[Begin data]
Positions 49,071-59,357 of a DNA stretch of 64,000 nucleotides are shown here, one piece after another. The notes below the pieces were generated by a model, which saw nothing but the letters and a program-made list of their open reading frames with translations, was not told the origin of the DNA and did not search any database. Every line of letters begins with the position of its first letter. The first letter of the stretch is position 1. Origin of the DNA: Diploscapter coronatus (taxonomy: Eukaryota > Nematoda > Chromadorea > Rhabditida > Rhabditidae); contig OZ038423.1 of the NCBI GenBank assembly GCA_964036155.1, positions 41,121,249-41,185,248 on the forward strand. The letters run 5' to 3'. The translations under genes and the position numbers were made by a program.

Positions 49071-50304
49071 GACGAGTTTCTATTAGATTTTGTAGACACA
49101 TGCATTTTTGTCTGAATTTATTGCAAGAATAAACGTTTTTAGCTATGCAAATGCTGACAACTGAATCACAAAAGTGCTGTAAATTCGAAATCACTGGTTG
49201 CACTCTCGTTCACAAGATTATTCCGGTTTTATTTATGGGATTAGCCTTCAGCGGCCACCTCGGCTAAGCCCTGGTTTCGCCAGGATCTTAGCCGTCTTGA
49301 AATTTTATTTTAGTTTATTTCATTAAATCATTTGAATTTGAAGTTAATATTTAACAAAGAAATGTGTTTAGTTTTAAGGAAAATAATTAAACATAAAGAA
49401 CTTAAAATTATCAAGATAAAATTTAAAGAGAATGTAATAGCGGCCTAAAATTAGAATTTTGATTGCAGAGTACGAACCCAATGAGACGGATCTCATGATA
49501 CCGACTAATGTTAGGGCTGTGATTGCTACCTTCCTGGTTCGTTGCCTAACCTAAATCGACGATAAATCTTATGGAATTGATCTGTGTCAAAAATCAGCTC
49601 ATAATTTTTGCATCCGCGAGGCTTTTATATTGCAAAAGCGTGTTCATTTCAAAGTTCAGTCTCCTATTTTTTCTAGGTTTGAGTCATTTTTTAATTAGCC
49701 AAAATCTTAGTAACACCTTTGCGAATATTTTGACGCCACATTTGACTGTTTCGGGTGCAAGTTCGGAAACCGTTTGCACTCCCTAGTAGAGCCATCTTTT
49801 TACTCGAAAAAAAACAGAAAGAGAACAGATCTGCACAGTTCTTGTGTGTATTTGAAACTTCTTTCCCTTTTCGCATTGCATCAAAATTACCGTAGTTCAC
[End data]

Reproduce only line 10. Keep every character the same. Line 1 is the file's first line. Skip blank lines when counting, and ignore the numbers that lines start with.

49701 AAAATCTTAGTAACACCTTTGCGAATATTTTGACGCCACATTTGACTGTTTCGGGTGCAAGTTCGGAAACCGTTTGCACTCCCTAGTAGAGCCATCTTTT